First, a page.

A safety component that no driver wants to have fail in their car is their braking system. Brake defects are one of the most dangerous defects you can have happen, and they also contribute to a high number of motor vehicle accidents each year.
You may have warnings of pending failure, while other times, your vehicle doesn’t warn you at all. Common indicators of failing brakes are brake lights which are continuously lit, grinding or squealing, changes to how your brake pedals respond, or sluggish response.
Sometimes, a defect doesn’t cause an accident, but it causes serious injury in an accident. Airbag defects, for example, can be catastrophic. The airbag is supposed to save your life. But in some instances, they might not deploy in the collision, deploy at the wrong time, or emit debris that causes serious injury.
For example, a roof that collapses during a rollover crash that should not have is a defect. As I mentioned before, an airbag that doesn’t deploy when it should during an accident is a defect.
These types of defects can be especially devastating, because car owners have no way to tell that they are at risk until they are involved in a severe accident – and by then it is too late.
Yes, you can hold manufacturers accountable.
However, you would need to determine liability. Automobile manufacturers and the companies that manufacture those parts owe a duty to the public to ensure that all of the products they sell are safe. If a product has a risk, they are required by law to notify the public of that risk – whether that risk is known at the time of the product’s release or later.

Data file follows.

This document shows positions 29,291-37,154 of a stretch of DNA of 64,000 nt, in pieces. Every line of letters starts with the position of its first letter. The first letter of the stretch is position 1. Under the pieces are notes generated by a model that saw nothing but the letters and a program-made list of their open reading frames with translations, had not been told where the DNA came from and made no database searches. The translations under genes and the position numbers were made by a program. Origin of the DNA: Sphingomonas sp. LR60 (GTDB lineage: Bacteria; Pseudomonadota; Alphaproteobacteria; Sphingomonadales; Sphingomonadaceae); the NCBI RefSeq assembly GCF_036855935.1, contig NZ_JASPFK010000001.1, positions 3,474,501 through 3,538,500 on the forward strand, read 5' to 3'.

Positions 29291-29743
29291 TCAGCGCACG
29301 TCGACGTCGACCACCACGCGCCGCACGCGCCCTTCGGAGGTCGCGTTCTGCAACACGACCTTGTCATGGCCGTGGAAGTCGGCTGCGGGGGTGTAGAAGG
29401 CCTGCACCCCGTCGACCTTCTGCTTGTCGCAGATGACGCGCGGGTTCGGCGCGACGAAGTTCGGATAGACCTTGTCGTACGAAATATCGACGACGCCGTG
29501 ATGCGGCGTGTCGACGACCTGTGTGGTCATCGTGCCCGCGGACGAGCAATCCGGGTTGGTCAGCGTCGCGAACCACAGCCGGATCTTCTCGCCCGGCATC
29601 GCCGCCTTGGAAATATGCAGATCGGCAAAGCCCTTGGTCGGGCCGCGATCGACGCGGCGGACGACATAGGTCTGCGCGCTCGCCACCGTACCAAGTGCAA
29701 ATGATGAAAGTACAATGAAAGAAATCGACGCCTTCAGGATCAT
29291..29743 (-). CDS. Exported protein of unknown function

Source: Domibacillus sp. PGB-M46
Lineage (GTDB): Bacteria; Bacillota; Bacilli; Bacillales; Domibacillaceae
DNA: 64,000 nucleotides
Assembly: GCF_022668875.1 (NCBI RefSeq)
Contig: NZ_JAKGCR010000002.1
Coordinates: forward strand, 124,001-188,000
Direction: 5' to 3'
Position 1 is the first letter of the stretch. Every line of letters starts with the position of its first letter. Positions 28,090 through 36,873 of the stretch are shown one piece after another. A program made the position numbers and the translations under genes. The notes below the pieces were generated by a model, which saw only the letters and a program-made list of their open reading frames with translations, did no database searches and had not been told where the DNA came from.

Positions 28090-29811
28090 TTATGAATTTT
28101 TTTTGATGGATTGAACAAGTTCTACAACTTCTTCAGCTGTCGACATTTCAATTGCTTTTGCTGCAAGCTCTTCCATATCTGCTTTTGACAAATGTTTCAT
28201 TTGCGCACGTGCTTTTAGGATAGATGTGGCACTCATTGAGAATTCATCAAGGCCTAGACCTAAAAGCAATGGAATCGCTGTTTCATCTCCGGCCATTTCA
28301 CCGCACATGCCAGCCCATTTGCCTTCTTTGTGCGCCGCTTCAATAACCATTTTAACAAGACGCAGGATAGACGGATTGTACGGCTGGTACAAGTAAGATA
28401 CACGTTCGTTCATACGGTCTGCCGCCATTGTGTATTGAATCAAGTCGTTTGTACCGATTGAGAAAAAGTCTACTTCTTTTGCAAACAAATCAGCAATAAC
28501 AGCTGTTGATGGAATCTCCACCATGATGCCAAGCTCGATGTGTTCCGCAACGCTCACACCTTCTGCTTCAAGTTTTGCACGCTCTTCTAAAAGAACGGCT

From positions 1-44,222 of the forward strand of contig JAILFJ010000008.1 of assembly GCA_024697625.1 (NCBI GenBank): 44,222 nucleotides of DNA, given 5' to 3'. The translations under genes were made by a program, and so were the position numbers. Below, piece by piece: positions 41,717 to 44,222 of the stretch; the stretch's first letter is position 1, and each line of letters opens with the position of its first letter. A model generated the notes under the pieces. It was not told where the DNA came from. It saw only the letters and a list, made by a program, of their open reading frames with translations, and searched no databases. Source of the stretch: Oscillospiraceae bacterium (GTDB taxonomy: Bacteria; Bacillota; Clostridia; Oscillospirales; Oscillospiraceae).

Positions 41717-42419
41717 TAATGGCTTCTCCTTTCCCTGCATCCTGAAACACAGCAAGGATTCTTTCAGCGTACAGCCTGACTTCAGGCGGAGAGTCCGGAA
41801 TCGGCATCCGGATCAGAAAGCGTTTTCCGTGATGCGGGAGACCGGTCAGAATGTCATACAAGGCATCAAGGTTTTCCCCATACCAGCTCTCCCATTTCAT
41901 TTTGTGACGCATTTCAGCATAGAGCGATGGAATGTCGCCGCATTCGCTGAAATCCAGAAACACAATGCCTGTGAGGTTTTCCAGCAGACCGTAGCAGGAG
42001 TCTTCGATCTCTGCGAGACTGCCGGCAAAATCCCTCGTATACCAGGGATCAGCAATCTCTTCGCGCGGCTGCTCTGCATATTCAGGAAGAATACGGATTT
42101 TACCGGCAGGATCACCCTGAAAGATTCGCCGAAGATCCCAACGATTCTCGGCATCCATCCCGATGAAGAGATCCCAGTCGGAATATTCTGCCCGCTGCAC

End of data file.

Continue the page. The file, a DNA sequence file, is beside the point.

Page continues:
When a manufacturer fails to fulfill this duty, the injured party may file a lawsuit against the company under a product liability lawsuit.
With a product liability lawsuit, you have the right to hold the manufacturer accountable for your injuries and seek damages (compensation).
When you have a product liability case, the first hurdle is determining who is liable. Often, in cases of product liability, there are multiple parties at fault.
The potential parties for a lawsuit include:
Like any product liability case, you must meet specific criteria to file your lawsuit. To have a valid claim, the three following conditions must be met:
The damages you receive in a car accident involving a manufacturer defect depend on several factors. To start, it will depend on the type of defect and whether the defect caused the crash.
Some of the average compensation seen in these accidents include:
If you suspect that a vehicle defect has caused your automobile accident, you need to consult with an attorney. Product liability claims are complicated. And when you are going up against the resources of a vehicle manufacturer, you need an attorney that has experience handling these types of cases.
The advocates at Malman Law can help you with your case. We have represented clients in car accidents and product liability claims. We know how to negotiate with big corporations, and we will help you succeed with your case. Schedule a no-obligation case evaluation with our attorneys today by calling our office or ask us a question online.
Malman Law’s founder Attorney Steven Malman has over 30 years of experience handling personal injury, nursing home, medical malpractice, truck accidents, car accidents, premises liability, construction, and workers’ compensation cases in Chicago, IL.
Years of experience: +30 years
Illinois Registration Status: Active and authorized to practice law—Last Registered Year: 2023